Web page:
Alternatives to remarriage in later life

https://en.wikipedia.org/wiki/Remarriage

Differences in desire to repartner

Men and women not only have different remarriage rates, but they also differ in their desire to repartner (to establish a new romantic relationship). A year and a half after the death of a spouse, 15% of widows and 37% of widowers ages 65 and older were interested in dating.[19] Differences in desire to repartner may stem from the different benefits men and women receive in and outside of a marriage.

The most frequent reasons older adults give for remaining without a partner after losing a spouse are gender-specific. While the common myth is “women grieve, men replace,” research does not support this pattern. Rather, widows are more likely to report that they are reluctant to give up newfound freedom and independence.[20] Many widows perceive a sense of liberation no longer having to take care of another person, and value this more than additional companionship.[21] Widowers, on the other hand, tend to report that they have not repartnered because they are concerned about being undesirable partners due to older age and ill health.[20]

Some studies have found that women who are not interested in a new relationship have explicitly decided to remain unpartnered. In contrast, men were more likely to report that they would not rule out the possibility but had not encountered a suitable relationship yet.[20] Interviews indicate that widowers are more prepared than widows to take a chance on a new relationship.[21]

Among widows, social support appears to promote interest in new intimate partnerships. Widows with confidants are more interested in repartnering than those without close friends.[22] However, for men this pattern may be reversed. While overall widowers are more interested in remarriage than widows, only the men with low or average levels of support from friends are any more likely than women to report desire to remarry in the future. When widowers have high levels of social support from friends, they have equivalent levels of interest as widows. This suggests that men may be more motivated to repartner if they do not have as much social support as they would like. Women on the other hand tend to have more diverse sources of social support within their social networks.[19]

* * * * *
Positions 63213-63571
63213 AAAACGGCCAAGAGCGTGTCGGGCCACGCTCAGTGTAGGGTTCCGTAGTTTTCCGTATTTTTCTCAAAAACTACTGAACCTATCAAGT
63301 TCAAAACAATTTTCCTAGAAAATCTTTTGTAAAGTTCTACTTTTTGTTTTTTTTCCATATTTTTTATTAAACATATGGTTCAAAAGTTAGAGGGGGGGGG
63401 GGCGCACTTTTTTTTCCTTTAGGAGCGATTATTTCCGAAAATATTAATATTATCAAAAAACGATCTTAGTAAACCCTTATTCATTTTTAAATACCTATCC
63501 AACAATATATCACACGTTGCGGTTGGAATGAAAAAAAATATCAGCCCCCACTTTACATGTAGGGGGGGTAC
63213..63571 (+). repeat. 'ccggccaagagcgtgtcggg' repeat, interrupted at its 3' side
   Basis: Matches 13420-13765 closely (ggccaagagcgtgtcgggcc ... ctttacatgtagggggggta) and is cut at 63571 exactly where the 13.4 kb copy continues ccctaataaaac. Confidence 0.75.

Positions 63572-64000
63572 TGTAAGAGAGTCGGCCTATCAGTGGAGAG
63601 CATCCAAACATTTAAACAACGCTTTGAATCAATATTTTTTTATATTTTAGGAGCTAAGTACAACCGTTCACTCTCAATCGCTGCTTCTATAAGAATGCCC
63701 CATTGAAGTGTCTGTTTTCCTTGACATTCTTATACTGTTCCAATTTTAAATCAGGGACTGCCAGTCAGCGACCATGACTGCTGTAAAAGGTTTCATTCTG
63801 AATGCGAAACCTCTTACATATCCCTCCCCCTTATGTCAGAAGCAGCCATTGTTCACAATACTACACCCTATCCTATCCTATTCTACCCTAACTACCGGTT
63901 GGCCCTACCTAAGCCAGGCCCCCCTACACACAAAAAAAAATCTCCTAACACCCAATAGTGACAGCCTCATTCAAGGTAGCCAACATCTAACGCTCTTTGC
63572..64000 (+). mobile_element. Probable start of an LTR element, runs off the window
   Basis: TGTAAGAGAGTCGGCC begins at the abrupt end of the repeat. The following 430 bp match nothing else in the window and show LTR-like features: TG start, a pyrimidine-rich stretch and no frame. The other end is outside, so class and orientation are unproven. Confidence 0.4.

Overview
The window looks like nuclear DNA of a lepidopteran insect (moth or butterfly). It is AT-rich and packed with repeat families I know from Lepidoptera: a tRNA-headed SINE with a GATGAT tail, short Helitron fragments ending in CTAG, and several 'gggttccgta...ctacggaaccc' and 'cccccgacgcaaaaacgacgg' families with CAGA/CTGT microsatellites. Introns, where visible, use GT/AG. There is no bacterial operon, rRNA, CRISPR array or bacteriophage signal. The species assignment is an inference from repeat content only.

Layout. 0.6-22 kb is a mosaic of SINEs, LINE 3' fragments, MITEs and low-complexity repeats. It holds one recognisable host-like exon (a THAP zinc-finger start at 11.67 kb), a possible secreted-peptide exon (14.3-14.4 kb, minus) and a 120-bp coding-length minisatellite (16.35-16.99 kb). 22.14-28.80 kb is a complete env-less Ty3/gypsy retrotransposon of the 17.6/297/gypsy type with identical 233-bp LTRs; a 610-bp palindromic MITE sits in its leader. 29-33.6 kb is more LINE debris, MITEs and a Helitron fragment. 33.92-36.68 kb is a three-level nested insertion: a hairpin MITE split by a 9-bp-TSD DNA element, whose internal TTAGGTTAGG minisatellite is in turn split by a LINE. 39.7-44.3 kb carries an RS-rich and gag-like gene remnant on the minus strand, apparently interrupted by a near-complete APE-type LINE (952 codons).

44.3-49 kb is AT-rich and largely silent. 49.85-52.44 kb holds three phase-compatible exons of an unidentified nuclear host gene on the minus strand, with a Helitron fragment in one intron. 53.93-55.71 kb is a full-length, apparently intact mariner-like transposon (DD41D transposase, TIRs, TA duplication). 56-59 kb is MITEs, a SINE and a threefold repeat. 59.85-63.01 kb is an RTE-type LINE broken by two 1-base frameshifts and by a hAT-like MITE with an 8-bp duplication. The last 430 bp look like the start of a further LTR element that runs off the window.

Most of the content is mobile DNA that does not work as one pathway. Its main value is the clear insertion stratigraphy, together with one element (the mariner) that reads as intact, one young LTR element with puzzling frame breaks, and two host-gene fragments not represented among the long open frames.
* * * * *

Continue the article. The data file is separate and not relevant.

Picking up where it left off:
Although the gender differences in desire to repartner are most well documented, younger age and greater unhappiness also predict increased interest in remarriage.[23]

Likelihood to repartner

Men are more likely to repartner after losing their spouse; more than 60% of men but less than 20% of women are involved in a new romance or remarried within about two years of being widowed . . . .

Remarriage is not always the goal or ideal arrangement for divorced and widowed adults. Especially among older adults, there is a growing acceptance and interest in alternative romantic commitments like cohabitation or Living Apart Together (LAT). While for younger adults cohabitation is typically a precursor to marriage, older adults have additional reasons why they may not want to remarry and cohabiting may be the ideal partnership.[9] For some, remarriage inspires feelings of disloyalty, and adult children can discourage remarriage based on concerns about inheritance.[34] Many older women are interested in companionship but may want to avoid long-term obligations and are hesitant to give up their new independence.[19][35] However, an arrangement called Living Apart Together (LAT) offers an appealing alternative; it is a form of intimate ongoing companionship that allows each partner to maintain autonomy and independent households.[35][36]

Published by auntyuta

Auntie, Sister. Grandmother, Great-Grandmother, Mother and Wife of German Descent I've lived in Australia since 1959 together with my husband Peter. We have four children, eight grandchildren and two great-grandchildren. I started blogging because I wanted to publish some of my childhood memories. I am blogging now also some of my other memories. I like to publish some photos too as well as a little bit of a diary from the present time. Occasionally I publish a story with a bit of fiction in it. Peter, my husband, is publishing some of his stories under berlioz1935.wordpress.com

2 thoughts on “Alternatives to remarriage in later life

  1. Many older women are interested in companionship but may want to avoid long-term obligations and are hesitant to give up their new independence. However, an arrangement called Living Apart Together (LAT) offers an appealing alternative; it is a form of intimate ongoing companionship that allows each partner to maintain autonomy and independent households.

    LAT does sound alright to me! 🙂 I am all for a form of intimate ongoing companionship that allows each partner to maintain autonomy and independent households.

    Like

    1. The following I find also an interesting statement:

      ‘Widowers, tend to report that they have not repartnered because they are concerned about being undesirable partners due to older age and ill health.’

      I ask myself, why on earth LIVING APART TOGETHER (LAT) would not suit them, if they do not have yet something like a ‘terminal sickness’?

      Like

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